Woodnetter Toscageoff introduced me to Michael Cooper in the thread “The best woodwork I have ever seen.”
I started off getting “blown away” by this piece called “Tex” from 1976:
That’s a bent wood barrel! HOLY COW. He has a whole gun series on his website: MichaelCooper.us. Some of his guns get a little, er, “manly” so may not be safe for work. His site’s in flash so I can’t direct link to any of it…
Here’s some of his more recent work – and you can see he’s come quite a way since his early days.
The Gunrunner’s from 2007.
“For this exhibit Cooper spent over 4000 hours creating Gunrunner, a 10 foot long low riding vehicle made from over 1000 individual pieces of beautifully finished exotic hardwood including tires, chains, springs, nuts, bolts and valves, exhaust system, hoses and gears.”
Learn more about this piece and Michael Cooper’s exhibit at the Quicksilver Mine Co.
And here’s one of his chairs, though I’m not sure I would last very long sitting in it…
This one’s called Peaches and it’s from 2005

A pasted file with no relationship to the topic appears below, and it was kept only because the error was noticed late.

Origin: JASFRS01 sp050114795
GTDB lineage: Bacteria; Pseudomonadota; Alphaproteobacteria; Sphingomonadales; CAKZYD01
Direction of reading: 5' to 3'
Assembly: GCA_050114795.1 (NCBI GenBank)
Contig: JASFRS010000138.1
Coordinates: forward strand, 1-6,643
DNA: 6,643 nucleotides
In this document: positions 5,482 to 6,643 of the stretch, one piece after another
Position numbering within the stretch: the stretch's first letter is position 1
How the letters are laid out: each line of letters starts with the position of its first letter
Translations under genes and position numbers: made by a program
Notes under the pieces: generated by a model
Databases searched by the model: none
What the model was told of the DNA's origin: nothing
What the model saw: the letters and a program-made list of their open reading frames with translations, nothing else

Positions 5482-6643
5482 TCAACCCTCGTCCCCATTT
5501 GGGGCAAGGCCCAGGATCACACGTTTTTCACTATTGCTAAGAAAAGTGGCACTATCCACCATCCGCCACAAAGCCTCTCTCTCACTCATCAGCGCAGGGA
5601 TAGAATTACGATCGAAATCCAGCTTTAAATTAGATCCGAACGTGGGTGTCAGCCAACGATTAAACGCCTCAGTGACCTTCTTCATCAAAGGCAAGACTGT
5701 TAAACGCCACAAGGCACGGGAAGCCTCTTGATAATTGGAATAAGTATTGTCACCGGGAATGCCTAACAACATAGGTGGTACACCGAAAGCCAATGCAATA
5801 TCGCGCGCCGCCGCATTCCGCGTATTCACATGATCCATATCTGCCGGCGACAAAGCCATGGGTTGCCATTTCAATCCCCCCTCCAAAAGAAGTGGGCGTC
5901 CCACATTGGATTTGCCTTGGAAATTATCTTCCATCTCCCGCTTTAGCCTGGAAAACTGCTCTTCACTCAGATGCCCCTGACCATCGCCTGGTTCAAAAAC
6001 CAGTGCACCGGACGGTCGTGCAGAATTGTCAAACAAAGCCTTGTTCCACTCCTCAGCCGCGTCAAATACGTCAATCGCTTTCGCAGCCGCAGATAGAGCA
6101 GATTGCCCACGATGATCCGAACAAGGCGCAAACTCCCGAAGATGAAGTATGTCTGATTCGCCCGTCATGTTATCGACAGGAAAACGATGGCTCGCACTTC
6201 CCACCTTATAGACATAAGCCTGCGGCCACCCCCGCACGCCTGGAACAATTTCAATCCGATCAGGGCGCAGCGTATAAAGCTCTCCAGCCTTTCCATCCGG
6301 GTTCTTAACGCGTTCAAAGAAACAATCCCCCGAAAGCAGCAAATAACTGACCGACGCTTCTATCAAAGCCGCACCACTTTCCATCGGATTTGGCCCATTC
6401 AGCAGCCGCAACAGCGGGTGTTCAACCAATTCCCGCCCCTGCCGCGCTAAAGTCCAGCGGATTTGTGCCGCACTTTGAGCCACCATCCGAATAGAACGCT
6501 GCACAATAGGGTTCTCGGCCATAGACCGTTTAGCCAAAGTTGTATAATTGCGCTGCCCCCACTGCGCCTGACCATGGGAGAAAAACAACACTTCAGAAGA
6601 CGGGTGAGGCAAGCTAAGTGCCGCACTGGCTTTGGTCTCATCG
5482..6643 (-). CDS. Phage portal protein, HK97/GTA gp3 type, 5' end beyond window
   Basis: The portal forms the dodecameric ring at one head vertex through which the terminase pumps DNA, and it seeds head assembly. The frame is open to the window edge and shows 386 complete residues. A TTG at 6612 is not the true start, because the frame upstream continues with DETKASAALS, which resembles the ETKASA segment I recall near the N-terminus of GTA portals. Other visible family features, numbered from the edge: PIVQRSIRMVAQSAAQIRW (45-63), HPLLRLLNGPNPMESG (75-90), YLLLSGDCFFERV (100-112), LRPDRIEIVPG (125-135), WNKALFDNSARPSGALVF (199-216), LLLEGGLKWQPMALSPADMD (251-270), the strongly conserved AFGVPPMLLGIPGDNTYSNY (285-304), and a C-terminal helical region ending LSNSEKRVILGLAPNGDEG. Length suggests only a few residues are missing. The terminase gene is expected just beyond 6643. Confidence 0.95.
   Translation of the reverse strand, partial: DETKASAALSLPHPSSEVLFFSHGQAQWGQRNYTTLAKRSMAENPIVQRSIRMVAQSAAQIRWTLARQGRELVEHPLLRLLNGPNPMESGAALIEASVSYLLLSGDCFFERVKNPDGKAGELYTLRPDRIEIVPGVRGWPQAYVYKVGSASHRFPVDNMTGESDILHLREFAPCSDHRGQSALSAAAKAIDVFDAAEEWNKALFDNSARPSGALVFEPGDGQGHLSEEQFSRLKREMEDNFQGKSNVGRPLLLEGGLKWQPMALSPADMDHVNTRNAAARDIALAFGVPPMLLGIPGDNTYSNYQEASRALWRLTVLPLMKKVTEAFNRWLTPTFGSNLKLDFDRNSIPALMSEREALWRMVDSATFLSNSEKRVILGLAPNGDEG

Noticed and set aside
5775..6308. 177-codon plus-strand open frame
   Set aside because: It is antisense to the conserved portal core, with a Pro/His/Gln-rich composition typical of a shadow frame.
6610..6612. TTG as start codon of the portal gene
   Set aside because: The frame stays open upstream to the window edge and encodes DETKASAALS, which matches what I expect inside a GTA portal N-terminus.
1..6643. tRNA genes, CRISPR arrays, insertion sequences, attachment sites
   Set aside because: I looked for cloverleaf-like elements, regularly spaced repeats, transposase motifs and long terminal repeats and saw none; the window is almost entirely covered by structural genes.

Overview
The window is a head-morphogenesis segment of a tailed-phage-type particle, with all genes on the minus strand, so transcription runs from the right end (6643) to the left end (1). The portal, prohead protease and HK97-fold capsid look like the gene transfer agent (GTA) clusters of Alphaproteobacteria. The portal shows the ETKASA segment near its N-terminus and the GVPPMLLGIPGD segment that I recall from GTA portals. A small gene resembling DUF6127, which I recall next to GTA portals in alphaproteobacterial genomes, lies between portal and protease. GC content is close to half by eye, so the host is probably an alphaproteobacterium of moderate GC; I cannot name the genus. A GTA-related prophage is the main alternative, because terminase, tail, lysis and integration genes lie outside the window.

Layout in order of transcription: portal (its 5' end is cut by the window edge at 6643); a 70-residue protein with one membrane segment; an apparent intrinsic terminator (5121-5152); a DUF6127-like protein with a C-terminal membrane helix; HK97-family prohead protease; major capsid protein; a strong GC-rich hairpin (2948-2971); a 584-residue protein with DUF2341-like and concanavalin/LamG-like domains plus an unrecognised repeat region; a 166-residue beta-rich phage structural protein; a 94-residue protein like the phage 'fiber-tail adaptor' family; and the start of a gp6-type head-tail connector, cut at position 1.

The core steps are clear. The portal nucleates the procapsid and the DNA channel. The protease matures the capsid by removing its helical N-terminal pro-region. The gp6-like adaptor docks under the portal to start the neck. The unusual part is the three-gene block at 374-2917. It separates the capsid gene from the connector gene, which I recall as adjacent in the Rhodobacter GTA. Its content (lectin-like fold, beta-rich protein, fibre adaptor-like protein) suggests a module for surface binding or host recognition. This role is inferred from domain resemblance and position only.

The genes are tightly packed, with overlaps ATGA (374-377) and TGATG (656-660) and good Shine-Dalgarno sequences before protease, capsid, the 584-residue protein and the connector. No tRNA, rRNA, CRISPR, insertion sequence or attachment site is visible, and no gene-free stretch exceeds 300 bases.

See more pics of the Tubester >>
This one caused quite a stir in the hot rod community… here’s a write up from WildRods.com >>
MIchael Cooper Resources:
Michael Cooper’s Website
Formerly the Lodi Madman: Michael Cooper
Michael Cooper Split Personality 1982 (from Australian gallery)
Michael Cooper discussed on SMC
found this on the net
Too much time on their hands? (a “but is it art?” thread from SMC)
More Wood Sculpture and Wood Art Coverage:
Life-Size Wooden Sculpture of a VW Bus: Video + Pics (Lee Stoetzel)
Video: Wood Sculptures that Move (David C Roy)
All-Wooden Machine Made by 70 Year Old Woodworker named Del (Video)
I am a great admirer of Michael’s piece Split Personality. It is not on permanent display at the Art Gallery of Western Australia, unfortunately, and the photo they’ve used in that link doesn’t really deliver the full power of the work.
At first glance it’s only a motorcycle. Then you realise that the main part of the body is a handgun.
It is not only a work of intelligence and sly wit, the craftsmanship that went into every element of the structure is first-rate. Well done, Michael, and I only wish this work could be appreciated by a wider audience.